Life as a Recruit
The Western Conservation Law Enforcement Academy

After attending college and getting a diploma in natural resource compliance and doing two and a half summers of seasonal work as a park patrol officer, I applied for a natural resource officer position in Manitoba. Then I passed the physical agility test for conservation officers, partook in a two-hour interview and was considered one of the successful candidates. It was then time to be interviewed by a psychologist and write two psychological tests. After successfully completing all of the above, I receive a letter that read,

“This is to advise you that you have been selected from the current Manitoba Conservation eligibility list as a successful incumbent for the position of Natural Resource Officer… blah blah blah... you must successfully complete the Western Conservation Law Enforcement Academy, should you not complete the academy you are subject to a nondisciplinary termination.”

So that's what I did. On January 3, 2012, I attended the Western Conservation Law Enforcement Academy (WCLEA) in Victoria, BC.

WCLEA is a training academy that began in Hinton, Alberta in 2007. It was founded by conservation officer agencies from British Columbia, Alberta, Saskatchewan, Manitoba and the Yukon as a central training centre designed to give recruits about 80% of their specialized training required for their employment. It is currently a 12-week academy consisting of courses such as firearms, defensive tactics, swift water rescue, emergency vehicle operators' course, 4x4, interview and interrogation, chemical immobilization, problem wildlife, and a few more.

In January of 2012, the course was delivered to a core group of 15 officer recruits from Saskatchewan, Manitoba and the Yukon, while BC conservation officers joined in on individual courses as well. Instructors from all five jurisdictions including Alberta participated in the training, although Alberta did not send recruits this year. This really demonstrated the unity these western provinces have formed throughout the years. Having Instructors from all over western Canada provided not only the recruits, but also the instructors with a way of sharing information, unique experiences, and tips and tricks of the trade. In some instances, it created some rivalry on which province's technique was superior. I recall a bit of a competition with leg snares between BC and Alberta instructors during our problem wildlife course.

Problem Wildlife
After BC/Alberta's snare competition, we trained in wildlife attacks on humans. We learned how to determine if the victim was actually killed by the wild animal or was only being fed on by the wild animal by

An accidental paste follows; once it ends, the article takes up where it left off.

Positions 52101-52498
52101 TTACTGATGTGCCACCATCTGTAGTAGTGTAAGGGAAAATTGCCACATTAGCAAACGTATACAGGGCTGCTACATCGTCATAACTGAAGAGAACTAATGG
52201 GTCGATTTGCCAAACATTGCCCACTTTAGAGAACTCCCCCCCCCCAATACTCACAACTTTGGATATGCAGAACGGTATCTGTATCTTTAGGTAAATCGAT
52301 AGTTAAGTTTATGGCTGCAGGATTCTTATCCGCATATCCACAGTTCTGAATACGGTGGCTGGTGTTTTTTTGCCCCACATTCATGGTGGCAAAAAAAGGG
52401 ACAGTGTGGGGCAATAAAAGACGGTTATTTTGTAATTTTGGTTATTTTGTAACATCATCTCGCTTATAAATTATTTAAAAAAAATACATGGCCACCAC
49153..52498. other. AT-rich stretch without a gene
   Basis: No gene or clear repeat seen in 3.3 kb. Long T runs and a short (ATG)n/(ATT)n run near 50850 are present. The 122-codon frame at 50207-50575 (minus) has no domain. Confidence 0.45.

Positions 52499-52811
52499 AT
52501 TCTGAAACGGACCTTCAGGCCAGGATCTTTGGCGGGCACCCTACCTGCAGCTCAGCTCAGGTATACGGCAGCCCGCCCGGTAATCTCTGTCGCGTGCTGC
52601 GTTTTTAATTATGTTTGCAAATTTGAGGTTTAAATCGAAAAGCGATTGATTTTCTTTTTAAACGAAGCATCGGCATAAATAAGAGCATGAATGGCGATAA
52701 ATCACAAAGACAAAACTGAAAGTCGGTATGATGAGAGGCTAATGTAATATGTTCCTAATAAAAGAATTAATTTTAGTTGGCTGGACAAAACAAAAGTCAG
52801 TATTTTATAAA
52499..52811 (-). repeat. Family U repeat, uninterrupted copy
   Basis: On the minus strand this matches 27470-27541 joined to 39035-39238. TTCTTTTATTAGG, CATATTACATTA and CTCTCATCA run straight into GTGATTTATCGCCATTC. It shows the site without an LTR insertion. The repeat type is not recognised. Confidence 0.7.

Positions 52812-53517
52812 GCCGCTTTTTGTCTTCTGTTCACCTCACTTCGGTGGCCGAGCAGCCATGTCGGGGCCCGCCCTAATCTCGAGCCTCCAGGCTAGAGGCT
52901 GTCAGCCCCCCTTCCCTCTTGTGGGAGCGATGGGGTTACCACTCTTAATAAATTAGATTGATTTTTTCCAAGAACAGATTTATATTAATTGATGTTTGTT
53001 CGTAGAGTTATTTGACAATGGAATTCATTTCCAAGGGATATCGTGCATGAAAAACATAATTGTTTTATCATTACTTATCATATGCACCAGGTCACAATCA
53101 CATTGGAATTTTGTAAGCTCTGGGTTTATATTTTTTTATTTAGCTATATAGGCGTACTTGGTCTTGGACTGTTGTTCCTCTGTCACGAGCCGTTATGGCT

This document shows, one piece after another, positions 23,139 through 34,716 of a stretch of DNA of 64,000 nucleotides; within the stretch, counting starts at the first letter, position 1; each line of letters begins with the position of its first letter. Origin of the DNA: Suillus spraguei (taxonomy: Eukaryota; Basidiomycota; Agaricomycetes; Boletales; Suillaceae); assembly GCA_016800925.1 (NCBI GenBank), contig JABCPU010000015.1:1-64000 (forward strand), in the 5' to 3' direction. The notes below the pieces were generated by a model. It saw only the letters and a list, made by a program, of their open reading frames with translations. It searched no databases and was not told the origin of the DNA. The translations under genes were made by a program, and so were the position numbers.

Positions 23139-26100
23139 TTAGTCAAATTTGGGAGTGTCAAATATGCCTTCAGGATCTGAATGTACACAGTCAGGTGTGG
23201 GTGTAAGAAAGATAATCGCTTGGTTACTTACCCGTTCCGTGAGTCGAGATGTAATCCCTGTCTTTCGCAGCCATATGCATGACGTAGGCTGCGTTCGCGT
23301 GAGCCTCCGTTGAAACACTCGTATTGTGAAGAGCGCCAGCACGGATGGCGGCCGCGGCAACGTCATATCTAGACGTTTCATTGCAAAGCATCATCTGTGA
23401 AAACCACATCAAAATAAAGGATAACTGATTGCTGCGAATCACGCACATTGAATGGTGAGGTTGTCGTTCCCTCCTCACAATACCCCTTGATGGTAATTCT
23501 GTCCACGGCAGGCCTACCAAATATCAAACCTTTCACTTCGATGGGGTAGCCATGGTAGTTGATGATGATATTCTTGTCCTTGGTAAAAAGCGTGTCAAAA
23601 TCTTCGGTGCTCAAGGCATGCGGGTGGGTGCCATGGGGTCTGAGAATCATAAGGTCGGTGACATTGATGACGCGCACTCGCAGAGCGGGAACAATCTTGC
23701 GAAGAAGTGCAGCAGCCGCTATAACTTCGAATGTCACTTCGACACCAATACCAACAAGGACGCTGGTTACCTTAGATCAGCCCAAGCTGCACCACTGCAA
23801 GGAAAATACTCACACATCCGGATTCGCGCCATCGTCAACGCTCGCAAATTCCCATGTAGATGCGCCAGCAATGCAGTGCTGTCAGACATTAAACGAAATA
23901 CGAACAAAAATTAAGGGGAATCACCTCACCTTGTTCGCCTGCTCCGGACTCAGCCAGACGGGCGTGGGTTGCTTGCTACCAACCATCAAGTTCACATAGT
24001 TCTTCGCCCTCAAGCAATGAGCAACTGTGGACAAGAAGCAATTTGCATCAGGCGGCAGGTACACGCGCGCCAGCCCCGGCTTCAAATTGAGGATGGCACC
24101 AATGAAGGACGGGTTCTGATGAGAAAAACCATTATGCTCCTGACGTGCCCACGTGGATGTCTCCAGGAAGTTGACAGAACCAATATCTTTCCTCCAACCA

looking for bruising, defensive wounds and haemorrhaging around the wounds. We learned how to determine a predatory attack from a defensive attack using signs like whether the animal left the area after the attack (defensive) or stayed close to the attack site (predatory).

For example, bears demonstrate behavioural components like stalking, consuming flesh, burying and guarding their prey in predatory attacks only. BC has human attack teams who respond to these situations. They discussed their procedures and walked us through investigations they had actually done. Scenarios were created so we could put into practice what we had learned. In cases where it is a predatory attack and the animal is still in the area, the team goes to the attack site tactically.

The team will move together and all members will have a firearm. Each member is assigned a direction to cover so the group has firearms and eyes securing all 360 degrees. In this scenario, when the team of six approached the attack site, the bear (instructor with bear hide on back) charged. The bear was shot (with our fake wooden guns) but everything we learned in firearms about muzzle control was forgotten during the charge!
Fake wooden gun muzzles were everywhere.

The first day of firearms, we were issued our side arms and put our holsters on our belt. Safety was discussed
once, twice, three times! Then we were shown how to draw and recover (or “holster” depending on which
province you ask). The next day we travelled to Vancouver to continue our training at the Vancouver Tactical Training Centre.

The next ten days were jam-packed with dry firing, changing targets, cleaning guns, picking up brass and loading clips. (If we called magazines “clips” in training we had to do push-ups, but I am not in training anymore.) We did a fair number of pushups that week. If it wasn't for the 'clips', it was for not calling our officer in charge “sir” as requested, or for missing some brass at the end of the day: 10 push-ups for every brass. Our OIC would get down on his hands and knees and look in every nook and cranny for brass. He found six one day, so 60 push-ups we did.

We started out learning the basics: proper stance, administrative, tactical and emergency loading, how to clear stoppages and by the end found ourselves shooting at night behind a barricade with emergency lights going and people yelling at us. We shot one handed from one metre away, lying prone from 25 metres, and everything in between. After all the shooting, I felt very comfortable handling my sidearm, but by day five I noticed a big difference in my shot placement. The bullet was no longer going where I was aiming but, depending on how far away I was, anywhere from a couple inches to a foot low. I was staging the trigger and had developed a terrible habit. In our Manitoba course of fire, there is no room for error in your first 20 shots. The day before qualification day, I had run through the course of fire once or twice and had not yet passed. Needless to say I had no miracle on qualification day. I failed my course of fire.

This was my lowest point during the three months and I remember the feeling like it was yesterday. I was doing everything I could and trying as hard I could. I listened to everything the instructors told me and I still failed. It was not over for me yet though. I was put into the remedial troop with the six or seven other recruits having similar issues. Feeling the support and the confidence my instructors and fellow recruits had in me kept me going and soon I realized how much of a mental thing shooting was. Day two of qualifying came after a day of much needed rest and I passed first thing in the morning. I was mentally prepared this time and although I am no sniper yet, I know I could be with just a little practice and a lot of confidence.